Lennie Tristano: Influential, Yet Invisible
He played with Charlie Parker and Dizzy Gillespie. He taught Lee Konitz and Warne Marsh. He was the true father of “free jazz.” So WRTI’s Maureen Malloy had to wonder, “Why don’t people know about Lennie Tristano?”
Maureen Malloy: Pianist Lennie Tristano hit the New York jazz scene in 1946, and while he landed gigs, his approach to jazz was considered unusual. You could hear the bebop and swing influences in his playing, but he concentrated more on harmony, and strangely, for that time, improvisation.
Jazz writer Bruce Klauber:
Bruce Klauber: He differed from the beboppers. We have a thing in jazz called licks, or riffs, or things that we repeat—we rely upon. Lennie Tristano played no licks. What you heard was a total purity of improvisation.
MM: In 1949, Tristano worked with a sextet that featured guitarist Lee Konitz and tenor saxophonist Warne Marsh, and they made two recordings that were both fully improvised—“Intuition” and Digression,” and most people have never heard of them. He was well ahead of his time.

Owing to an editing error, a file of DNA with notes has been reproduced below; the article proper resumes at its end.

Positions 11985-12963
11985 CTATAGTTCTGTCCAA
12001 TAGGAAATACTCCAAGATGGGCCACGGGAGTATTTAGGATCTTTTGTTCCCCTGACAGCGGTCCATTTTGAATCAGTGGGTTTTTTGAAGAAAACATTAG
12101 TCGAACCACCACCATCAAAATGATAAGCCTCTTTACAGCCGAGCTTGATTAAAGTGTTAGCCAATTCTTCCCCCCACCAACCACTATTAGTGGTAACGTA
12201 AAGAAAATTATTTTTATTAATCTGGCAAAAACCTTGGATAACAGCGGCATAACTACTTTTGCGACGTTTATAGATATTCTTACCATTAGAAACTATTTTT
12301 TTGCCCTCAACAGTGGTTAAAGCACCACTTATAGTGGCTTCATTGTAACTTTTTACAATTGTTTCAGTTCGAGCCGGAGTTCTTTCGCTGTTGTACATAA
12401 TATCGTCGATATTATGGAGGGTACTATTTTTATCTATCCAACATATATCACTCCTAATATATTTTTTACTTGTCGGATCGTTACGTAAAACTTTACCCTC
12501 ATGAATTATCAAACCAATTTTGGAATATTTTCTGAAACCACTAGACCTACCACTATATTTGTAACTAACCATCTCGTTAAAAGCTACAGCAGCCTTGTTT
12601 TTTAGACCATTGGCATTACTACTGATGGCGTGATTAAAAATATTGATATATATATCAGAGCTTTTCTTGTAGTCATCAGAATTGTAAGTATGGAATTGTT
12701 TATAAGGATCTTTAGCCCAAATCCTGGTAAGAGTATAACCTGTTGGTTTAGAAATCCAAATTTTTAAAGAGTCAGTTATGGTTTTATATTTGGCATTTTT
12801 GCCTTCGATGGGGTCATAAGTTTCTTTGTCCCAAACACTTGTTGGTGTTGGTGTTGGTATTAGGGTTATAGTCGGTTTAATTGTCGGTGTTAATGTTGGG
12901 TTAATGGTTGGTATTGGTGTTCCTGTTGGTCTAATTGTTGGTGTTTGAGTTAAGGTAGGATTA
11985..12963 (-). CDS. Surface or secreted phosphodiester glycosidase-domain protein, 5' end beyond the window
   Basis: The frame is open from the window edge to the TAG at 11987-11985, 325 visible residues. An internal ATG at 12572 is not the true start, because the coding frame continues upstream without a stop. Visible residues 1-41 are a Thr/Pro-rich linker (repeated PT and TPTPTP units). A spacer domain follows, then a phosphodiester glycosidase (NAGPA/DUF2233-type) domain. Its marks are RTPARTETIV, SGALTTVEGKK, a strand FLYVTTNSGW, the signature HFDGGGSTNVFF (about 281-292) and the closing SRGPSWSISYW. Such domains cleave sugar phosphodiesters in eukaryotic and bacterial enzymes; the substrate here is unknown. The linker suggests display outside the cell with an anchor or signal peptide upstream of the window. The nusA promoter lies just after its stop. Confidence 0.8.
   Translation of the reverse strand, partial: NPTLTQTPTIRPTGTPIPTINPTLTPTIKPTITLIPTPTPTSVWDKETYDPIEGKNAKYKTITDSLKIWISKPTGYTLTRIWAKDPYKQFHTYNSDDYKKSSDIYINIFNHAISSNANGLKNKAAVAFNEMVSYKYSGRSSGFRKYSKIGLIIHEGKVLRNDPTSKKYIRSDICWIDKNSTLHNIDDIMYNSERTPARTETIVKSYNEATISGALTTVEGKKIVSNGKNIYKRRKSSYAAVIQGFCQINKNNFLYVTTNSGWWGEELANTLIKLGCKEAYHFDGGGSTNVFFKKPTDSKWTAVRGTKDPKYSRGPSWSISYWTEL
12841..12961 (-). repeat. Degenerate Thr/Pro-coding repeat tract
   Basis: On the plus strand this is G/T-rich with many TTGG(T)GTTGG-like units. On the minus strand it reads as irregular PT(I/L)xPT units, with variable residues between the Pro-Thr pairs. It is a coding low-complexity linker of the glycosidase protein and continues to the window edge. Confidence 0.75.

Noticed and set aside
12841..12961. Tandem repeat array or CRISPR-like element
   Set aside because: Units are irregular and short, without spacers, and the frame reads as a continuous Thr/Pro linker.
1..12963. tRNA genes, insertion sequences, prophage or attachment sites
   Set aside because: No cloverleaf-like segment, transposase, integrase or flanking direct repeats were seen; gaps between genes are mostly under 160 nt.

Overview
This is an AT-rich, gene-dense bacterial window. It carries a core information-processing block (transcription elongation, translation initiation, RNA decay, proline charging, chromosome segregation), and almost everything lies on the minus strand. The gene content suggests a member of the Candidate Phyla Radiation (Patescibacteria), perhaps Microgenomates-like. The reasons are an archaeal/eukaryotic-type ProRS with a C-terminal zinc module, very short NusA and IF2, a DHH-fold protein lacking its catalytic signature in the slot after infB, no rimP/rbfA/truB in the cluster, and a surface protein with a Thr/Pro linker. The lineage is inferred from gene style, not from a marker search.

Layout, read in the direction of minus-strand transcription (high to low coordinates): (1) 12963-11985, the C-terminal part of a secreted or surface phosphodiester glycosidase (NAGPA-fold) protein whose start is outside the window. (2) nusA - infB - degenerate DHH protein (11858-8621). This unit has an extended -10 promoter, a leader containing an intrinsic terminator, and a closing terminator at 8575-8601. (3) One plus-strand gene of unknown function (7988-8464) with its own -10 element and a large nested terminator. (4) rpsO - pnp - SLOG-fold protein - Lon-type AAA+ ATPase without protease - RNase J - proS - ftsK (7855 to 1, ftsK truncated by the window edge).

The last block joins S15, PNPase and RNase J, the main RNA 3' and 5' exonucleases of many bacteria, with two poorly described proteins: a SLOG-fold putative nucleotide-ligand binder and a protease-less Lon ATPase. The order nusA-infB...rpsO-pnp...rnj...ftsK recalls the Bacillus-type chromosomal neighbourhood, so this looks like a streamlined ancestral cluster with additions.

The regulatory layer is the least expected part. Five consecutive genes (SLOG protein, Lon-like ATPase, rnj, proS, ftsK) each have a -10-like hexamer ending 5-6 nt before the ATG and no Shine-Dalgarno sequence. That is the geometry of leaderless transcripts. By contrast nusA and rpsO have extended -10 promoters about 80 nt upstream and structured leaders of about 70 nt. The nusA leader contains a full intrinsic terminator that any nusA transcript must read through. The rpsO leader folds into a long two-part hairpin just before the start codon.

Ten years later, improvisation exploded, but Lennie didn’t try to make a comeback or claim his innovation when it was trending.
Pianist and Tristano enthusiast Andy Kahn:
Andy Kahn: He was so cloistered in his insulated environment of what some people call “The School of Tristano” with his students He was an amazing teacher!
MM: Tristano created such an outstanding jazz curriculum for this students that it started popping up in the top music schools, and eventually went worldwide. While his music never hit the mainstream, his method certainly did, and, to this day, there are still a some in-the-know Tristano followers.
AK: He was an icon to a very select group of people.